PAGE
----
By the Banks of the Seine
So the plan was to spend two weeks+ in Paris, taking in French-language movies and plays by the score, reading one or more novels each week, generally getting my French fully grooved and normal before starting to work in it as my day to day language for the first time ever. Oh well: with this early departure, most of that’ll be left undone and … I guess I’ll just have to come back on vacation some time! At least I remembered to take my camera out a few times, and despite steadily grey – and often very snowy – skies I did capture a few images I’m willing to share. And thanks to Howard and Gene, I’ve filled my head and soul with wonderful music performances most days I’ve been here, plus quite a few of the museums and sights of the city. Highlight: baroque ballet (Mozart and Gluck) at the Royal Opera within Versailles Palace: excellent production, extraordinary setting in the palace after dark with no regular tourists around, truly a feeling of privilege. As always and ever, thanks to G&H for generosity and scouting/research. 🙂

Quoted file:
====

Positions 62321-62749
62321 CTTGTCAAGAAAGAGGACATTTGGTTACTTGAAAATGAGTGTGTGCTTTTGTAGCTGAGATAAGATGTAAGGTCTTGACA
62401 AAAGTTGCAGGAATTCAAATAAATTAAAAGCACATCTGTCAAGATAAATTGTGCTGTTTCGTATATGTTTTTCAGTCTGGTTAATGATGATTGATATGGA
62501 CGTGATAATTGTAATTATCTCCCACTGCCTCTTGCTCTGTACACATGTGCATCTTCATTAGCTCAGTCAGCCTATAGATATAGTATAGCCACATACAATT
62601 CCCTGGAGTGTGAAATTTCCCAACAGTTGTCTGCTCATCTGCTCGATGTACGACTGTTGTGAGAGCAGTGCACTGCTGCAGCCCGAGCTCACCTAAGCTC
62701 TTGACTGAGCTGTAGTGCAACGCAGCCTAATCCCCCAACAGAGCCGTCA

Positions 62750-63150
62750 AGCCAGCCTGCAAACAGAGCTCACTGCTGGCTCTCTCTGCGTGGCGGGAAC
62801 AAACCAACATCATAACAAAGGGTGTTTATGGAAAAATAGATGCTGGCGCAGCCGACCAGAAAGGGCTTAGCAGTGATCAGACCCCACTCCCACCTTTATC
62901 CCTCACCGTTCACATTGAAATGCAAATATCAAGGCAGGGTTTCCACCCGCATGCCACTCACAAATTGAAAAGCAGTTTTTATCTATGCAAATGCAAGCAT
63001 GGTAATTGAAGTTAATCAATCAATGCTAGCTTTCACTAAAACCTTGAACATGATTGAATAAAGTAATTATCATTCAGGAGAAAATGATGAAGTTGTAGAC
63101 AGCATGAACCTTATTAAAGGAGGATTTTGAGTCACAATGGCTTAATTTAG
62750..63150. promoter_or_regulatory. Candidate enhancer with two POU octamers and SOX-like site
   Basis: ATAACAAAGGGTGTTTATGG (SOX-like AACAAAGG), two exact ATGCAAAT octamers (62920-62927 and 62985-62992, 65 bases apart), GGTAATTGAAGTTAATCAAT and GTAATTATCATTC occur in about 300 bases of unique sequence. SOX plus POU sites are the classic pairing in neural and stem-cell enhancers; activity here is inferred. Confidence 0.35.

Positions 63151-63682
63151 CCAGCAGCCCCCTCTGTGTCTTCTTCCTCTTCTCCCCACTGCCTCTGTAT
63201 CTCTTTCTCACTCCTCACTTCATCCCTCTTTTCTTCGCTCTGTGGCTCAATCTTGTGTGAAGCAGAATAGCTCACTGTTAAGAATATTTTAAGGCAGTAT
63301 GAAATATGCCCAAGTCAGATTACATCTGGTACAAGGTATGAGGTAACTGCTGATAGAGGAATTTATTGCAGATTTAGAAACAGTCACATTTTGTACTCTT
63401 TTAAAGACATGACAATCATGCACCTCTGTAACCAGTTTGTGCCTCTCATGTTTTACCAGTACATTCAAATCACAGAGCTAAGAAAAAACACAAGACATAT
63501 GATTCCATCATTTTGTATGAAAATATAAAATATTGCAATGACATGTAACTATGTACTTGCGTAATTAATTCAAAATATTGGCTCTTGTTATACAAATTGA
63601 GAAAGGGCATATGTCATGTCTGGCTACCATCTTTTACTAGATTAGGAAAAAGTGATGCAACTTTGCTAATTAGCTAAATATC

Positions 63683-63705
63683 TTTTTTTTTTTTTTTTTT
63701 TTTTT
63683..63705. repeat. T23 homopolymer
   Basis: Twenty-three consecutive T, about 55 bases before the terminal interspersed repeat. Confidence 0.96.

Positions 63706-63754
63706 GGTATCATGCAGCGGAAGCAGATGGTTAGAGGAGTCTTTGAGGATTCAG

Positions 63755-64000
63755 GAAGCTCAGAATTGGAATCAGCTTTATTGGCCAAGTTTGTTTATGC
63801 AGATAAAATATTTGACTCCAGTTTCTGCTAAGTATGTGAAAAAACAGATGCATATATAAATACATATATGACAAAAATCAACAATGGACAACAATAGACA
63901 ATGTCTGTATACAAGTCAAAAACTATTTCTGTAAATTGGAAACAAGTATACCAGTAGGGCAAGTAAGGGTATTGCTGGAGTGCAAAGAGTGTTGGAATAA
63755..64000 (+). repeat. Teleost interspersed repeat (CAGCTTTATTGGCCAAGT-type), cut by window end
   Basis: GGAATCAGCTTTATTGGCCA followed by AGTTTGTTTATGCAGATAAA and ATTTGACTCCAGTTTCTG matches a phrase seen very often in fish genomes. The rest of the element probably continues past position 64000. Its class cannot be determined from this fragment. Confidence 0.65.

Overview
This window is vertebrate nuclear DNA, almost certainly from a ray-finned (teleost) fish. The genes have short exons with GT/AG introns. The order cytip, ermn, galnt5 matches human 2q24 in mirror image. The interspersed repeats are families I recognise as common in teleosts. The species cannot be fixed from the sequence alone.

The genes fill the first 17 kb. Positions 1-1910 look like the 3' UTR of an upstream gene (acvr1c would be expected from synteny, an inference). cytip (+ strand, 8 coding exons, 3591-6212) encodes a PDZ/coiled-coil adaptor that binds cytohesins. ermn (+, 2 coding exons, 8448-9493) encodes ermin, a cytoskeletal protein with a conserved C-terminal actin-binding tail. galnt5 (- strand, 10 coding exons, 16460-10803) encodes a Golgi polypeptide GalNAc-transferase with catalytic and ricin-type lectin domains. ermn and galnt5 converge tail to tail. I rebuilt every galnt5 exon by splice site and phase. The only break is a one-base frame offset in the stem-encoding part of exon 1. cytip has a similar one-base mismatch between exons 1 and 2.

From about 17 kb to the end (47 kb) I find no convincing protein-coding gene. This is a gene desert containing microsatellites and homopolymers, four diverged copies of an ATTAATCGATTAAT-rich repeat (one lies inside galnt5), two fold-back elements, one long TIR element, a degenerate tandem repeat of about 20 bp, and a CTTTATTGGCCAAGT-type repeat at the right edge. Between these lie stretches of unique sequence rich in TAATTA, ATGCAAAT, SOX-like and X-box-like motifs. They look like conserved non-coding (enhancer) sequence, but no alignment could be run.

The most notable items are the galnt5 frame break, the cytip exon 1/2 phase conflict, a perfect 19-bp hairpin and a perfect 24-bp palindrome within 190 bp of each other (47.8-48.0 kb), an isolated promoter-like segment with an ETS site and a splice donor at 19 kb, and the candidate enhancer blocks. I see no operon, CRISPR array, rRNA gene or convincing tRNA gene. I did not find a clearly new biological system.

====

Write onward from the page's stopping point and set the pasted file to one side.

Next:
The Seine, naturally, is central to anyone’s experience of the city, and I’m especially fond of the many statues, gargoyles and other ornaments the adorn the various bridges over the Seine through the city. The above guy sits next to a marker showing the high-water mark of the 1910 floods, in which the river didn’t actually rise above the hastily-heightened levies, but seeped through gutters and sewers and flooded the city indirectly, leaving many streets (and the train tracks at Gare d’Orsay, now a lovely museum) under several feet of water. So many bits of the city’s long history are tucked into corners and side streets and odd places, which is part of the joy of a slow exploration of it, over time. 🙂 Below are more ornaments from bridges, one of two from buildings around Place d’Iena (as seen from the Asian Art Museum) and, for fun, of a Japanese statue mounted on a wall inside the Asian Art Museum.